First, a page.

Japan is easy to get around once you’ve come here! The roads and rails are connected perfectly to make sure that it’s possible to go from one place to another quickly, efficiently, and sometimes, even beautifully.
Perhaps the most well known of Japan’s transportation is its rail system. Trains are a national hobby for Japan, and you can clearly see the devotion with the amount of toy trains and train themed bento boxes that can be encountered while shopping. Before coming to Japan, I had heard a lot about how intricate and complicated the subway system was, and how it was intimidating for most foreign travelers. The truth is that it is intricate, but it is not so complicated, although you do have to be careful that you definitely are getting off at the right stop. Most of the lines are run independently of each other, but there is so much cross over that it is entirely possible to get where you need to go without having to travel too far or even go back over ground. Of course, the pride of Japan is its fast travel Shinkansen line, which can get travelers from Tokyo to Osaka in three hours, rather than the long bus trip otherwise.
There are lots of neighborhood buses that intersect the city and are rather cheap compared to some metropolitan services in other countries. The seating can be quite limited, but it’s a great way to get short distances without having to pay as much as a train fare would. The only drawback is of course the time schedules are rather rigid, but this is true with any bus coverage in any part of the world, and it’s a lot cheaper than some buses I have used!
Taxi service is also everywhere. However, it is true that taxis in Japan tend to be some of the most expensive in the entire world. Usually, the first two kilometers will cost about 730 yen as a flat fee, and tips are not normally expected. After the first two km, prices tend to increase fast! Most taxis also have a late night and early morning surcharge of 20%. There are some prices that are set by time, but these are not cheaper than the flat kilometer rate for short distance driving.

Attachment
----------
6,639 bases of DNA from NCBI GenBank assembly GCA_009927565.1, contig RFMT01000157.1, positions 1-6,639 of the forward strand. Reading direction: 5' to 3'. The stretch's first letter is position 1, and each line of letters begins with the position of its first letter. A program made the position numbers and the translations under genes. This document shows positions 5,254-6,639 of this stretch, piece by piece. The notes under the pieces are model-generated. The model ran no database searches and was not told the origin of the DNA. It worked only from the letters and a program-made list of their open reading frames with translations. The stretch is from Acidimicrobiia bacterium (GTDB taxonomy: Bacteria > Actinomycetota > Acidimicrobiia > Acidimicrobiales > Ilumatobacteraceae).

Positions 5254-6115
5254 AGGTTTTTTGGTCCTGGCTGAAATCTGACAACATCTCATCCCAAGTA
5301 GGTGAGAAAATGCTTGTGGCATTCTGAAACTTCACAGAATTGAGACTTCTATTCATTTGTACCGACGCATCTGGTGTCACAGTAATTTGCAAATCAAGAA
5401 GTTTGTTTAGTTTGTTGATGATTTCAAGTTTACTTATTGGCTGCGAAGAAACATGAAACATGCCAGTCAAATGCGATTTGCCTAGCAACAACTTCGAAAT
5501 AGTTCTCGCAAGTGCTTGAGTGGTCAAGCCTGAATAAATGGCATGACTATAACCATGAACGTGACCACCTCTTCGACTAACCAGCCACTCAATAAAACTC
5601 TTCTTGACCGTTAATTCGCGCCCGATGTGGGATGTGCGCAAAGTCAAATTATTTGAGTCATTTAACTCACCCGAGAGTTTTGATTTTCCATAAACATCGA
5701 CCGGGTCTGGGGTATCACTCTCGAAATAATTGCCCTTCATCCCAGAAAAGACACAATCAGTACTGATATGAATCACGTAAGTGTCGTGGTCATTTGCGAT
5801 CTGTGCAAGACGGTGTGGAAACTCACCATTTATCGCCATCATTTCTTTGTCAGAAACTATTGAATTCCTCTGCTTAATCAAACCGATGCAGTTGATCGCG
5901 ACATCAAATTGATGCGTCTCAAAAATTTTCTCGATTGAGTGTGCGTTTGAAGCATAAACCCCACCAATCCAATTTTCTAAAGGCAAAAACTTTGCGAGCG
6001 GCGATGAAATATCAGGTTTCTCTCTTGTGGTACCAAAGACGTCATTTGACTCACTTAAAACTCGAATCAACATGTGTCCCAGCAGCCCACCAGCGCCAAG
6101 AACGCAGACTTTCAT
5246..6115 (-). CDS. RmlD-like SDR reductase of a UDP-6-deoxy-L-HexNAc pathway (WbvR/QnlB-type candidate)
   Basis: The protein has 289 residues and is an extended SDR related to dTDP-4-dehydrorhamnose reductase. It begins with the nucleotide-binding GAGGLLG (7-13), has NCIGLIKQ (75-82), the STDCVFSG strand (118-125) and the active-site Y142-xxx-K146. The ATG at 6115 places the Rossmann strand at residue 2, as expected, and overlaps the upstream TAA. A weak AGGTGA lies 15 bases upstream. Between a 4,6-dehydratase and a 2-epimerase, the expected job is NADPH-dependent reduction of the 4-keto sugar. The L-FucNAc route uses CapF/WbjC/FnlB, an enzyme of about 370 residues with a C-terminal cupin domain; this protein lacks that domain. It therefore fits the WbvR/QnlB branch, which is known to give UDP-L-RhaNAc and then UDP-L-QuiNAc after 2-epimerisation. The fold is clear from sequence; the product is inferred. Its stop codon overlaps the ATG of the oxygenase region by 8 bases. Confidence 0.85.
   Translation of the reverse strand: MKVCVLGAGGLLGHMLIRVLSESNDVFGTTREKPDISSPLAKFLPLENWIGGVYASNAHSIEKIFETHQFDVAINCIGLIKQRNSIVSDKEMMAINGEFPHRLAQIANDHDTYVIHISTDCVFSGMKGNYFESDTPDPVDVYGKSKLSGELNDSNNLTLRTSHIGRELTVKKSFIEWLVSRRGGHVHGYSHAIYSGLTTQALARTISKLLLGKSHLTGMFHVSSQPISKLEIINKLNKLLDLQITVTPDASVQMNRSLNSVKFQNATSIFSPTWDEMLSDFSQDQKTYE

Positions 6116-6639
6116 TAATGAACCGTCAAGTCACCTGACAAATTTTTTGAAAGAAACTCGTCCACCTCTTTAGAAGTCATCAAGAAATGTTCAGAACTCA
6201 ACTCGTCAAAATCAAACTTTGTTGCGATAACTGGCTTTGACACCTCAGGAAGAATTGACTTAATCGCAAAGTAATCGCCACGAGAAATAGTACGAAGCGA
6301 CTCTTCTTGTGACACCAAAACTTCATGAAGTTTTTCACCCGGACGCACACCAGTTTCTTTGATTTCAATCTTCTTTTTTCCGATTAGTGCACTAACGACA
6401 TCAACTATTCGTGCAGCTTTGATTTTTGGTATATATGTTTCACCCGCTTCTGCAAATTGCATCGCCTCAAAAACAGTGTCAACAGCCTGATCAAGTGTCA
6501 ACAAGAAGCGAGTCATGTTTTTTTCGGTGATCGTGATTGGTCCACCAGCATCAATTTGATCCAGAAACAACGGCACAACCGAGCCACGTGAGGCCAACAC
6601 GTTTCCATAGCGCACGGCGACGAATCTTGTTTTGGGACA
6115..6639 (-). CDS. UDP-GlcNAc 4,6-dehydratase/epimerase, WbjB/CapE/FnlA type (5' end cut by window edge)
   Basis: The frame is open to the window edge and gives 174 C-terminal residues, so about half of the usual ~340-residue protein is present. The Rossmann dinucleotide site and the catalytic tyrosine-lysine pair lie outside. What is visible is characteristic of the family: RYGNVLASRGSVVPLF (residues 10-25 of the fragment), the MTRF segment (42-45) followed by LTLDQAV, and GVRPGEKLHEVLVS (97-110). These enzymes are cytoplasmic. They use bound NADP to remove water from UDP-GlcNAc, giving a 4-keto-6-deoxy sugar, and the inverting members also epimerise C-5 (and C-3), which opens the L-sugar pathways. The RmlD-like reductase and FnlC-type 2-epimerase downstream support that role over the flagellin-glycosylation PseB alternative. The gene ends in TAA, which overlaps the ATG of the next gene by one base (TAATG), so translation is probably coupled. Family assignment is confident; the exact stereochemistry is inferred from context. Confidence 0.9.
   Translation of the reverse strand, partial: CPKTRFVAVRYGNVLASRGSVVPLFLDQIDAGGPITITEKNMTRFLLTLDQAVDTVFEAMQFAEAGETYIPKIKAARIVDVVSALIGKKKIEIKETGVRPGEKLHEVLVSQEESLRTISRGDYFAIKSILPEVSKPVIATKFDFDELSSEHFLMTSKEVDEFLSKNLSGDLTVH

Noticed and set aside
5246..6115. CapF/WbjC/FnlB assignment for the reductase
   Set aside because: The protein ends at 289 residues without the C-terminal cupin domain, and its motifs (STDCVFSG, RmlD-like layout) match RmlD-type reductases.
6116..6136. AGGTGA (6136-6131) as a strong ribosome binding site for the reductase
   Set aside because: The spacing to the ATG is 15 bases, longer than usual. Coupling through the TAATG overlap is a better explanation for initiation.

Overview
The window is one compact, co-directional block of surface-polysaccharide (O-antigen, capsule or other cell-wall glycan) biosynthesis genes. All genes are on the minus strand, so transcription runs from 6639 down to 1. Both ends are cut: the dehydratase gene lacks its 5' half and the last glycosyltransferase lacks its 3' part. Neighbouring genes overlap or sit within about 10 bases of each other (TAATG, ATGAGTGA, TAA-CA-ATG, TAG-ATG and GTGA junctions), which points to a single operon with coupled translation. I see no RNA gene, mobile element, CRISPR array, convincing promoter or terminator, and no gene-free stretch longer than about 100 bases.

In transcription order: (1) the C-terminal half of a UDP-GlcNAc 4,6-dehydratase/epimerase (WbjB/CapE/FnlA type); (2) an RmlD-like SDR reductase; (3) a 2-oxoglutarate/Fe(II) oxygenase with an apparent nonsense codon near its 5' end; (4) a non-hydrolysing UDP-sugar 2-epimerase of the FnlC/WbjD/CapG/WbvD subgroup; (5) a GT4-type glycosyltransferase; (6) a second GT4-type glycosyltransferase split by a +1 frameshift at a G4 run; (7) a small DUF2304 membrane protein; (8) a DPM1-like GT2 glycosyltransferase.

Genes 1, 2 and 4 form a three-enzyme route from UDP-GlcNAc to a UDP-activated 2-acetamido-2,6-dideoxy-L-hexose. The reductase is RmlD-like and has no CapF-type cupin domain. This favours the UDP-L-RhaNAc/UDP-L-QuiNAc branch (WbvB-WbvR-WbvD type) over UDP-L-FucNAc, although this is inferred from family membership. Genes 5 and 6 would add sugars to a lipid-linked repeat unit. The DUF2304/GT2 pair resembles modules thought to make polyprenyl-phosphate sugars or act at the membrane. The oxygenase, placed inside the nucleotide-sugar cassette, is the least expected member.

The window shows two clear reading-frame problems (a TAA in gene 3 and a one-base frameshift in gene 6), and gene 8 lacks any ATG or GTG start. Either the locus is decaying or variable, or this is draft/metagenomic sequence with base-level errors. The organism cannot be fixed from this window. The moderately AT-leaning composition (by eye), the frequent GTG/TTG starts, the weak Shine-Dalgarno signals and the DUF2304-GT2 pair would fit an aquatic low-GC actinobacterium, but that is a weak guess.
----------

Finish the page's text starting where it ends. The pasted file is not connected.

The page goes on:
Japan is also a very bicycle friendly country. It’s easy to find near any major shopping district a large cluster of parked bicycles, and most apartments have spaces specifically for them. Sidewalk biking is commonplace here, and can be a bit hazardous on busy days in busy areas. Of course, biking one’s way through town is the cheapest, most environmentally friendly, and healthiest way to get around, but be mindful of traffic, both on the street and on the sidewalk!
There are car-sharing services worth mentioning as well. Cars can be rented by some services literally by the minute; if you only need a car long enough to put groceries back home or for shopping trips that require a little more carrying power than what someone can handle using the bus or train, it’s perfect and not unreasonably priced.
With all the options available to the traveler, Japan is easily accessible and every place is able to be reached by any reasonable means. And don’t forget to keep smartphones handy just in case someone wanders off the trail!